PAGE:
Behavioral Differences in Invasive Populations
Only a fraction of introduced species survive and establish in non-native habitat, and only a fraction of those will go on to become invasive. Understanding what makes a species capable of invasion is already a complex process, but this paper (open) adds a new dimension to think about: does behavior play a role for invasion success? The authors tested native and introduced populations of cane toads (Rhinella marina) for neophobia (fear of new situations) and found lower neophobia in the introduced populations.
Population Viability Analyses of Humans
Population viability analysis (PVA) is an important analysis for populations of threatened and endangered species that estimates extinction probability from a number of demographic factors including age structure, birth rate, and death rate. The authors of this paper (sub) applied PVA to 238 indigenous populations in Brazil. They found that population sizes crashed following European contact; however, they were able to rebound. Extinction probability varied with initial population size where populations greater than 500 had the lowest extinction probability.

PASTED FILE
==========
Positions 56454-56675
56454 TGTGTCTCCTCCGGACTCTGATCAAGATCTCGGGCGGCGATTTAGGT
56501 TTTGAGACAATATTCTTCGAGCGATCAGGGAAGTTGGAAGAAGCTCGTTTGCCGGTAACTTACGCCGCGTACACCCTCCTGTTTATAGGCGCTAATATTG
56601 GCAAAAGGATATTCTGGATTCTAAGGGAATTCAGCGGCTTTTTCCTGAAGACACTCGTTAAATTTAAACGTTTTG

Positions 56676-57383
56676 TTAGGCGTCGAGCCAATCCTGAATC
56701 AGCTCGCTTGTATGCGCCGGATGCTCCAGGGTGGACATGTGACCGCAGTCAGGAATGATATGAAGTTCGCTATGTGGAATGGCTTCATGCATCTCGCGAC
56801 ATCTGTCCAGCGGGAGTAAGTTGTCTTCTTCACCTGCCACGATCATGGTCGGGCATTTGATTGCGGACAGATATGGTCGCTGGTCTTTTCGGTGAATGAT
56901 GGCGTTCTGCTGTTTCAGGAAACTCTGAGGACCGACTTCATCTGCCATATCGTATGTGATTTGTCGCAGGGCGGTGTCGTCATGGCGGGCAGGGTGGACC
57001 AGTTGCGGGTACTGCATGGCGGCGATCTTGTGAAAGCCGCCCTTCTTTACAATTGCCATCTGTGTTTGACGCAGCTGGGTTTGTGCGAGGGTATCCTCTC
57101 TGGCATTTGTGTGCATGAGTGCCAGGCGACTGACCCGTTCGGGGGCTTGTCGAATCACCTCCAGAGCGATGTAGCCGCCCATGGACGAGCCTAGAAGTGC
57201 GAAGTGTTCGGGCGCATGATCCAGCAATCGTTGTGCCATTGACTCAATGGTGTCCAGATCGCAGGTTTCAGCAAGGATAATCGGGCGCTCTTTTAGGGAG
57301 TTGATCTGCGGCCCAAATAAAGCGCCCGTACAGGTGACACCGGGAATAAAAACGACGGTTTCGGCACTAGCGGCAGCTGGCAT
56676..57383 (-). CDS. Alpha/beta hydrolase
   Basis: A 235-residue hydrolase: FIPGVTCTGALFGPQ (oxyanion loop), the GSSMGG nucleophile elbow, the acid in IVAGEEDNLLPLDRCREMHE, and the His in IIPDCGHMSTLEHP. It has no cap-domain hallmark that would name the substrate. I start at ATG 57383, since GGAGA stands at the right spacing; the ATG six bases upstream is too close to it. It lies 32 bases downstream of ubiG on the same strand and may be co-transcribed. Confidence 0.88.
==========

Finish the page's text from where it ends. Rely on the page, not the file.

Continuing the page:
How the Distribution of Resources Affects Animal Behavior
Resources are not evenly distributed across the landscape. In areas where resources are high, many individuals of a species can utilize those resources with minimum conflict. Thus the resource dispersion hypothesis suggests that animals that do this may then form the basis of group cooperatively and sociality. This paper (sub) reviews the evidence for this hypothesis and looks forward into how humans can use this knowledge moving forward with our own social organization.